The U.S. Department of Education Tuesday released a blueprint to help states and districts make the most of out of more than $2 billion in federal money for teacher support, preparation, training, and more.
Recently in Every Student Succeeds Act Category
September 27, 2016
September 23, 2016
States and districts that get federal funding to support English-learners can use that money to help track long-term ELLs and ELLs with learning disabilities, as well as to help figure out how former ELLs are progressing, according to guidance released Friday.
September 22, 2016
Randi Weingarten, the president of the American Federation of Teachers, says Hillary Clinton has made it clear to teachers that her K-12 policy won't look like the first six years of President Barack Obama' administration.
September 21, 2016
Republicans say the Education Department is going too far in its attempts to regulate the requirement that federal money for schools supplement state and local K-12 aid.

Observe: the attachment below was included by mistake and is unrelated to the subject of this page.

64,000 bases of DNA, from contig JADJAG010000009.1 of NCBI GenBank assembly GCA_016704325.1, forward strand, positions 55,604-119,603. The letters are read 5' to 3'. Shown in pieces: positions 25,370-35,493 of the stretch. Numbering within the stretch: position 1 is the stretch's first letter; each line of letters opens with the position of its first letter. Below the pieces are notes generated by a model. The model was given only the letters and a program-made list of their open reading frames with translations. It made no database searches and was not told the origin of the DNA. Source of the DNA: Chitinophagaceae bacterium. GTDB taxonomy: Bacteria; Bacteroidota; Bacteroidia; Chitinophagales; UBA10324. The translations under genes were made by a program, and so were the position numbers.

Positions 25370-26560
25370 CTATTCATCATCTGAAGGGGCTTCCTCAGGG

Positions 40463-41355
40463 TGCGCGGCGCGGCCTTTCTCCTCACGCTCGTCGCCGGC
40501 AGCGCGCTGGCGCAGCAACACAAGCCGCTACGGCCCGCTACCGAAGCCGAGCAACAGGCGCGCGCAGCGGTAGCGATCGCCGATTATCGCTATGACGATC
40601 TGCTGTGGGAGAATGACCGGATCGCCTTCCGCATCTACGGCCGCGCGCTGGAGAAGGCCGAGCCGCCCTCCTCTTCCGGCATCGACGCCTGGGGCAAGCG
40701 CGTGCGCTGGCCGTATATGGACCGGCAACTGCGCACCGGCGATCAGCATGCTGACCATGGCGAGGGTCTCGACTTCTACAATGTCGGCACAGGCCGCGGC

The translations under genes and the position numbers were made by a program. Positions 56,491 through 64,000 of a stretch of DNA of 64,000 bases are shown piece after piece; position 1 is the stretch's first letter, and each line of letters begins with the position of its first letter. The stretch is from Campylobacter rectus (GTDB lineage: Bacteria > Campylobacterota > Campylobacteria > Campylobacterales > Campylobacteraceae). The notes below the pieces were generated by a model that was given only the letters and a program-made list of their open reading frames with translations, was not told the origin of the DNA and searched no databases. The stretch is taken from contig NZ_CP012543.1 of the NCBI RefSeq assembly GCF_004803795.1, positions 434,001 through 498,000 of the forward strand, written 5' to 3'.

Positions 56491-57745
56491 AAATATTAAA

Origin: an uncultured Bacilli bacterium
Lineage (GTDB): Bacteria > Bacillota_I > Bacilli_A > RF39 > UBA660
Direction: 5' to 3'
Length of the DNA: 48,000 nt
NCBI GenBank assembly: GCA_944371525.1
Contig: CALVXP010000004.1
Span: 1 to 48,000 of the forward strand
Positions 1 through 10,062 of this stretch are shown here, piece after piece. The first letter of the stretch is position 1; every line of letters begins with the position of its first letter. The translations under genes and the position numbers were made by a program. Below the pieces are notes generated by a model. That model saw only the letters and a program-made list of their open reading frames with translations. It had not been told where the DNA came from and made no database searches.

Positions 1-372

September 16, 2016
The Education Department is outlining how states, districts, and schools can use interventions with a strong record of making a difference with the types of students or schools that need help.
September 13, 2016
The requirement for evidence-based interventions under ESSA has the power to help schools make academic gains, but smart implementation will be key, according to two recent reports.
September 12, 2016
Sen. Lamar Alexander, R-Tenn., had this message in an appearance before Kentucky legislators: Assume you can do as you please under the Every Student Succeeds Act.
September 12, 2016
Dozens of educators and advocates offered the U.S. Department of Education their thoughts on how testing and an "innovative assessment" pilot should work under the Every Student Succeeds Act.
September 06, 2016
With the Every Student Succeeds Act on the books, many believe the next president won't be able to put a big stamp on federal K-12 policy. Let's examine that assumption.
August 31, 2016
The Education Department aims to give districts and states added flexibility in use of funds to aid low-income students, but not enough to mollify its sharpest critics in Washington.